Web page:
Direct Indexing offers investors three key benefits versus ETFs and Mutual Funds:

Tax Alpha

Tax alpha has been estimated to add between 1.5 and 2% in additional after-tax returns for a typical US high-tax bracket investor. Direct Indexing gives the investor a choice around what stocks to hold and what to sell. This flexibility permits the investor to utilize well known tax- management practices.


Direct indexing makes it possible for an investor to fine-tune, or more broadly alter, the individual stock constituents of an index.

SRI considerations have advanced to the top of many investors’ agendas. Through Direct Indexing, the investor can adapt an index based on specific, investor-determined environmental, social or governance policies.

In a nutshell, instead of buying an off-the-shelf ETF, or even an SRI-based ETF, Optimal can apply screens specified by the investor. We can also add individualized screens such as filtering out legacy holdings, or faith-based preferences such as Shariah compliance.

For instance, an endowment or family office may wish to exclude companies suffering from low scores on labor practices (e.g. as a result of child labor or human rights violations). SRI ETFs that are available to the investor are standardized to predefined policies and screening rules, and it is likely the investor would have no ETF option available that would be so specific to this labor-based exclusion.

Additionally, an investor could add an exclusion to avoid adding to an existing position that the investor already holds elsewhere in their portfolio (a legacy position). Consider an investor wishing to add an allocation of S&P 500 stocks. As a result of long-held legacy positions, this investor holds several stocks not prudent to sell, due to the large embedded capital gain liability. These stocks could therefore be excluded from the SMA portfolio to avoid adding to the stock-specific risk of these holdings.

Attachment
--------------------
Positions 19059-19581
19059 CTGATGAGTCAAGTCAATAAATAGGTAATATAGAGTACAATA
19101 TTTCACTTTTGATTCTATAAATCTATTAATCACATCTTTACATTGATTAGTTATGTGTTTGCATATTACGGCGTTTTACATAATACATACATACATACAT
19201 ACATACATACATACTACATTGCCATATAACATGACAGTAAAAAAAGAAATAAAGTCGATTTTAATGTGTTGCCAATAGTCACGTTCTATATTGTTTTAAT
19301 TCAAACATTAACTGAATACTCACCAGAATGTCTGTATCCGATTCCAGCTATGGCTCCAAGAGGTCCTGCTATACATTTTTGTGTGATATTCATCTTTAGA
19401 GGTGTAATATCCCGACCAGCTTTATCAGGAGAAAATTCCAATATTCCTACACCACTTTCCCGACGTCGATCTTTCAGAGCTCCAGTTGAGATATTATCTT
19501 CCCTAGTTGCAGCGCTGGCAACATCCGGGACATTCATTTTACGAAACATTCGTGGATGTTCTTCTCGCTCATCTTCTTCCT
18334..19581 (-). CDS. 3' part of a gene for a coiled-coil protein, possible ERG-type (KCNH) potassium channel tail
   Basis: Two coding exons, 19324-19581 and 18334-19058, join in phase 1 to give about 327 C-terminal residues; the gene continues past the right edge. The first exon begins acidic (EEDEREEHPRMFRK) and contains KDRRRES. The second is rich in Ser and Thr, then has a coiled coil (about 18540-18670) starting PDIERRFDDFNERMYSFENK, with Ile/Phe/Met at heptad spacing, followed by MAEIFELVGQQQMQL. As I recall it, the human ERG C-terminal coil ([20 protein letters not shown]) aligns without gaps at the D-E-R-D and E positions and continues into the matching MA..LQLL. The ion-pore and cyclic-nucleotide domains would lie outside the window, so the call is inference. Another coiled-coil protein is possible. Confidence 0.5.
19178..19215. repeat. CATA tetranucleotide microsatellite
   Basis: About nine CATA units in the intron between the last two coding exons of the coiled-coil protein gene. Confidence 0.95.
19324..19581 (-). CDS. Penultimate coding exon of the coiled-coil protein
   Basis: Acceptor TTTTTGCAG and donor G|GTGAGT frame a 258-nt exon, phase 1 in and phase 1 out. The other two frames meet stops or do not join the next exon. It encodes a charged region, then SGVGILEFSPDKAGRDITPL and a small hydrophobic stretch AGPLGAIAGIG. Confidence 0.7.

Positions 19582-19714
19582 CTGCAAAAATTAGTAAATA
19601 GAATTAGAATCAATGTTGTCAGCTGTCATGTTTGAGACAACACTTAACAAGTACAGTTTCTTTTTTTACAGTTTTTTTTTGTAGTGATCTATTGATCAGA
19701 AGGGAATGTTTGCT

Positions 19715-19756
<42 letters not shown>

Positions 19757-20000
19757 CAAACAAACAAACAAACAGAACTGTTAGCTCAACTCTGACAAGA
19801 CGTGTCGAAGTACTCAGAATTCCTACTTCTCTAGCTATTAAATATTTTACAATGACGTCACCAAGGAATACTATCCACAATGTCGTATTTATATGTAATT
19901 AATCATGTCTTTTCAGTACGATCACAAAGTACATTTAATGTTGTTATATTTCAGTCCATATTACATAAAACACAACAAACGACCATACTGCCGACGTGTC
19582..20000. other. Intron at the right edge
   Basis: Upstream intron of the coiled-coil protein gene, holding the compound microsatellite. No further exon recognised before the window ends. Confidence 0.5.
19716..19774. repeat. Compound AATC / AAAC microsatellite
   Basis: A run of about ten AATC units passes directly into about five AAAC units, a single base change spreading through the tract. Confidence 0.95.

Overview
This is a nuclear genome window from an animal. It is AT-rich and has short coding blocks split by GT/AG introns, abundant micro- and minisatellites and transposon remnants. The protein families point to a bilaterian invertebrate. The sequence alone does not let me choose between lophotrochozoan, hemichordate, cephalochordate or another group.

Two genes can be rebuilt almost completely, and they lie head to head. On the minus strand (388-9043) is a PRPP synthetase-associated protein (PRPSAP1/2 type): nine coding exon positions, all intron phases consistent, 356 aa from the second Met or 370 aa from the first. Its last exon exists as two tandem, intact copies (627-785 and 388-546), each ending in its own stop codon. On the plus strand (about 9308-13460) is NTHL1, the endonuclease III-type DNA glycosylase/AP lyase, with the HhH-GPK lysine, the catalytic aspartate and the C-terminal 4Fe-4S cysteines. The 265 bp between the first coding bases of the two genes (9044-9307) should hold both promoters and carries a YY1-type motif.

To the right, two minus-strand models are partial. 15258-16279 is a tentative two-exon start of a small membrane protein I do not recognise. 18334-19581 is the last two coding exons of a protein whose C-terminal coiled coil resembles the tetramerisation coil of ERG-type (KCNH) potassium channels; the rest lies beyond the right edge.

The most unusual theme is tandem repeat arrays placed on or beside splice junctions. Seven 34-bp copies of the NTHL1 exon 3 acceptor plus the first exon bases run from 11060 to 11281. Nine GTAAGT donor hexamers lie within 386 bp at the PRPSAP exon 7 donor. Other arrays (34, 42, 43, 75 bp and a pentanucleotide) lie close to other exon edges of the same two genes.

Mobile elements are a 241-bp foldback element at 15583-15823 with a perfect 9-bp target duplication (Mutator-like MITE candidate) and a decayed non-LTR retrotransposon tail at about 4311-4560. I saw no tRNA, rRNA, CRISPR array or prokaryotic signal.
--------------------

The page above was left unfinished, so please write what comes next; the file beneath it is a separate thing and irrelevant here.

Again, investing directly in the stock portfolio offers solutions otherwise unavailable in an ETF.

Going Bespoke

ETFs have revolutionized the way by which retail investors gain access to the market. More than 25 years after their launch in 1993, they remain one of the most efficient pooled investment vehicles available to retail investors. Additionally, most ETFs offer more favorable tax treatment than Mutual Funds.

In situations where an ETF already exists that meets the investor’s objectives, is liquid, low-cost, well-run, has long term viability and is available from a well-established ETF provider, that ETF is almost always the most cost-effective and efficient option.

However, in other situations, ETFs are not always a viable option.

In fact, many excellent indices are simply not available in a pooled wrapper. The Index Mutual Fund and ETF marketplace is tailored for indices with mass retail appeal. As a result, only a small percentage of the indices produced by index providers are available as ETFs. Direct Indexing can be utilized to deploy indices for which no suitable ETF currently exists.

Direct Indexing can go beyond customization screens, and be used to create bespoke strategies that are precisely tailored to the investor’s needs, such as S&P 500 Ex Low-Vol, or “narrow optimization” such as an eighty stock version of a much broader index.

Precision factor indices from providers such as S&P Dow Jones Indices® can also be used to build custom drop-in replacements for Mutual Funds and Active Management.

Delivered as SMAs, these fully bespoke strategies are designed in conjunction with investment advice from Optimal as needed. They are built as a combination of indices and sophisticated optimization techniques (such as Risk Parity, Max Sharpe Ratio) and can replace quant strategies without requiring an in-house quant team or an expensive active manager.

Modern investment tools such as Optimal’s Factor AllocatorTM have made the creation of individualized index implementations “push-button” easy for advisors and institutions wishing to exercise greater control over the index investment process without having to resort to expensive actively managed solutions.